As said more than 60 per cent of the members of Edward’s church have left the country. “They were replaced with new members who find hope and peace in the church. But, of course, they are different. If feels as if we as a church adopted half of the family in one day. It takes time to train new leaders. In a sense this leads to fragmentation.

'I don’t promise a better future. I believe it is not so much about promises, but about trusting God's sovereignty'

“I preached during the crisis a lot about the promises of the Lord. People now say ‘these promises are only theories, they have nothing to do with real life.” He pauses, his eyes filled with emotion. “For me as a pastor it is a hard challenge. I’ve learned my lesson, I don’t promise a better future. I believe it is not so much about promises, but about trusting God's sovereignty and experiencing His presence. We need to focus on working out Gods purpose in our life.”

“Personally the pastor says he doesn’t struggle with that issue. My challenge is to experience that the hand of the Lord is with me. When I experience that, to me that is more than enough. That makes up for any other losses in life. When the hand of God is with me, I have everything.” He continues with a very personal story: “My wife and I, we sometimes feel we are close to burn out because of the many responsibilities. I must give credit to all our people who do the job, they are not working as employees, they have a calling to do what they do. If we didn’t have them, we never could have done what we did.”

On a personal level, Edward and his wife Rana had a hard time the past two years with so many travel restrictions in place. They couldn’t visit their children in the USA. He sighs a few times before he continues, tears filling his eyes. “The children were deeply concerned about us, that was very painful for us. We got a new baby granddaughter in the beginning of the covid crisis but we couldn’t visit her yet.”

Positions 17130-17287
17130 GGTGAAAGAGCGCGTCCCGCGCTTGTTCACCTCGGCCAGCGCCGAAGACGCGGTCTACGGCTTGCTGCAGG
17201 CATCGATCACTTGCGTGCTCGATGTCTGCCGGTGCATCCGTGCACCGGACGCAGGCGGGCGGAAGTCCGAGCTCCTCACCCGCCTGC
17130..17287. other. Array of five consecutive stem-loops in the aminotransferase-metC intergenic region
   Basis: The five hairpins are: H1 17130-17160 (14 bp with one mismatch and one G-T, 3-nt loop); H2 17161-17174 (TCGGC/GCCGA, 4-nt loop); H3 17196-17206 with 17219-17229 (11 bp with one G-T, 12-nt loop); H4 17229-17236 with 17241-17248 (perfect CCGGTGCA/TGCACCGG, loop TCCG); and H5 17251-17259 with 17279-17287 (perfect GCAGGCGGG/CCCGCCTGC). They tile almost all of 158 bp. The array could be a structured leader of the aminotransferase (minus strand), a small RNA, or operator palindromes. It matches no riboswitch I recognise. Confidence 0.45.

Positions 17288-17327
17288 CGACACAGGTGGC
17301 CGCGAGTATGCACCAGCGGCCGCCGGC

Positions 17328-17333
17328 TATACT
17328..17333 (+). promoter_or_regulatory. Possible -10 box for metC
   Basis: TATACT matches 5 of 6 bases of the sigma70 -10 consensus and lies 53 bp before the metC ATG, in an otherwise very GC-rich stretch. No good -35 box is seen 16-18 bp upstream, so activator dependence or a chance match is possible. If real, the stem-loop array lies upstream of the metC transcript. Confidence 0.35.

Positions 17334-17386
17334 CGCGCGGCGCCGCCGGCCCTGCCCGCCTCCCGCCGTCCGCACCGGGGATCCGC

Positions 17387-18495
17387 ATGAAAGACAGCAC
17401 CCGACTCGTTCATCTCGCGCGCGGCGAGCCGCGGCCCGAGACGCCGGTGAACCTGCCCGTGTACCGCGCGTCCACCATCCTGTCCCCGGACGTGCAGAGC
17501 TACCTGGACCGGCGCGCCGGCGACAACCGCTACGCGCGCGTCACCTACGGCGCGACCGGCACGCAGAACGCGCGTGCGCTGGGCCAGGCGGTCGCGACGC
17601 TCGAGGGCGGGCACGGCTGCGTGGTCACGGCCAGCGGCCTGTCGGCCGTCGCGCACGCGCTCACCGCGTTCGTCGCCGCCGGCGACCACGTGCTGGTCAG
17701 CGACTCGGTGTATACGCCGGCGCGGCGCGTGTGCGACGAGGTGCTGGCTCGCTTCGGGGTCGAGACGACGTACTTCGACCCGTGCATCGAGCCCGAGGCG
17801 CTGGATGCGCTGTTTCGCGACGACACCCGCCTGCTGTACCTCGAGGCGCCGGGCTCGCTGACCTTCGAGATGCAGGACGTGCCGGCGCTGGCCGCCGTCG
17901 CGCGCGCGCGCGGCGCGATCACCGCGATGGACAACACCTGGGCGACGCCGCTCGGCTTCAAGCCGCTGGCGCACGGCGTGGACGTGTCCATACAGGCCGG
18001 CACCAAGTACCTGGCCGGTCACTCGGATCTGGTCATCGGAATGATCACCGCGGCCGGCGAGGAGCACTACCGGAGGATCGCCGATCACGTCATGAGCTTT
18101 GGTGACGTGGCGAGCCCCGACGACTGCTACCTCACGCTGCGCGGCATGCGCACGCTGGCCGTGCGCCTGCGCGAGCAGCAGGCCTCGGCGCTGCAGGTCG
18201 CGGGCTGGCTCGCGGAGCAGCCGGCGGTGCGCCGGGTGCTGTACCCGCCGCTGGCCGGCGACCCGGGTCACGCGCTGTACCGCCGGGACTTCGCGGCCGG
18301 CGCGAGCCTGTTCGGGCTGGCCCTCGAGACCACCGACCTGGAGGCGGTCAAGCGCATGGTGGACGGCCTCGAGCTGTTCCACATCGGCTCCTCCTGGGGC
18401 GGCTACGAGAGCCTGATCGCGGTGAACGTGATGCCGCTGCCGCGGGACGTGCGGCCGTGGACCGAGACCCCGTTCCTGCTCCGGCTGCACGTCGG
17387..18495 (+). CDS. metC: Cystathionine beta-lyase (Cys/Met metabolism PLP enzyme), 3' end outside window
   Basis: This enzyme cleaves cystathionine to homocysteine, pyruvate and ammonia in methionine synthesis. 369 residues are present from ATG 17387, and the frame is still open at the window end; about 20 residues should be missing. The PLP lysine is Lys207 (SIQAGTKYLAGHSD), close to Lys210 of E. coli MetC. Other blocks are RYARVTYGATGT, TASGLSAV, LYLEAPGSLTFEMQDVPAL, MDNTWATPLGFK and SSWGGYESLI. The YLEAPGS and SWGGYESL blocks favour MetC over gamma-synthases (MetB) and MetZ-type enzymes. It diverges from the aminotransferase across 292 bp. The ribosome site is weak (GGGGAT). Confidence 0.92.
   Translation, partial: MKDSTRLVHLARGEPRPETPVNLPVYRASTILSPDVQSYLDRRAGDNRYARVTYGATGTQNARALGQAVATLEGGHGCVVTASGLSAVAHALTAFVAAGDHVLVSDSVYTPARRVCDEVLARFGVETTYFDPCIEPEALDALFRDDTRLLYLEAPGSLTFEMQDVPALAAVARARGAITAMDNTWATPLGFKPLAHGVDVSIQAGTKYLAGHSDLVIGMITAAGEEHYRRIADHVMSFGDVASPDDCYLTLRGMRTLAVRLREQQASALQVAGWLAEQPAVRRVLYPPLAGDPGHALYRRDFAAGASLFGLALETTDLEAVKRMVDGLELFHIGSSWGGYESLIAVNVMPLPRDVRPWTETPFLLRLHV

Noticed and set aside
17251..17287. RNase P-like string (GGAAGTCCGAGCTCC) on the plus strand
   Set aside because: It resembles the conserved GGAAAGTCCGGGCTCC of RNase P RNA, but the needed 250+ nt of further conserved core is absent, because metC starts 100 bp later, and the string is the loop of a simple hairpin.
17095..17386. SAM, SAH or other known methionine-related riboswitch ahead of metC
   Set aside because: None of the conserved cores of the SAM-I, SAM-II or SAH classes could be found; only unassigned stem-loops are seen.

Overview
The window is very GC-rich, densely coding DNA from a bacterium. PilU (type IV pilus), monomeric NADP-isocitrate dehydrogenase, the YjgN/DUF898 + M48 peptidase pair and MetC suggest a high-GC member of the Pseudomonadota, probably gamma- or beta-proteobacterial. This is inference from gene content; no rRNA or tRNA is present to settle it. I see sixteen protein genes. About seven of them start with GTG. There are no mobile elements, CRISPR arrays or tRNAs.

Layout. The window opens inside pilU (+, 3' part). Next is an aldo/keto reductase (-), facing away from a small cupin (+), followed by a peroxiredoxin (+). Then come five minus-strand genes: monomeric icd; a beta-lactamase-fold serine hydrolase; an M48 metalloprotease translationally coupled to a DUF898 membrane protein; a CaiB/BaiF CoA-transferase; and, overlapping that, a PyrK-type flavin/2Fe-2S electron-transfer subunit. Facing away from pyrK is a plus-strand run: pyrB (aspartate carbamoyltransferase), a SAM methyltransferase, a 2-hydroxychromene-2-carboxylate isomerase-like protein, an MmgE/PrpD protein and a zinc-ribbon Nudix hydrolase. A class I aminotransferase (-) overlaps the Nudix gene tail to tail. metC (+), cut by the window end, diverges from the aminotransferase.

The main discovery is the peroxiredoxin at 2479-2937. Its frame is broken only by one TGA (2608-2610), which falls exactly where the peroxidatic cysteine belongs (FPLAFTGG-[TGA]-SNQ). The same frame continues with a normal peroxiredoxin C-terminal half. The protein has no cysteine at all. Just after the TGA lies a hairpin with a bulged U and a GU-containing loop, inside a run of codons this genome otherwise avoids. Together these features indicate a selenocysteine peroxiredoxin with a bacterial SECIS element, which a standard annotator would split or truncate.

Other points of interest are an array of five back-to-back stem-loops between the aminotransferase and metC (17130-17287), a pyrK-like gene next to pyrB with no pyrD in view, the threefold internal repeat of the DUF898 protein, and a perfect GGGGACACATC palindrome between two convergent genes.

Through the whole crisis, pastor Edward and his church felt supported by the worldwide Body of Christ. “We didn’t feel left alone. Through your support and prayers we really felt part of that one Body of Christ. The support made it possible to bring the light of Christ further, to meet the peoples’ needs. Thank you for your support. We have an excellent relationship with you, an old relationship that goes back to the days of the Iraqi refugees in Syria [2008-2010]. We appreciate this partnership. Thank you for example for supporting our medical clinic. We need the clinic more than ever as many people can’t afford medical services. You also support the rest of the Center of Hope and its activities.”

please pray
  • For God's grace and guidance to shine upon the Syrian church as they continue in serving God and His people through the ministries God has called them to do. 
  • For the Lord’s presence to be with them, giving power, hope, and peace.
  • For God's provision and favor upon the different ministries through churches to reach out to the community, not just in preaching and teaching, but also in helping the needy and touching the pain of the people. So we definitely appreciate the support and prayers of the church globally.
give today

Today, if you are able, will you make hope last – by strengthening the church to be a centre of hope? 

Every PHP 1,980 supplies vital food, winter clothing and blankets to a Christian in Syria this winter.

Every PHP 2,750 enables two vulnerable believers to access basic medical services.

Every PHP 3,575 provides trauma support and counselling to a believer attending a retreat.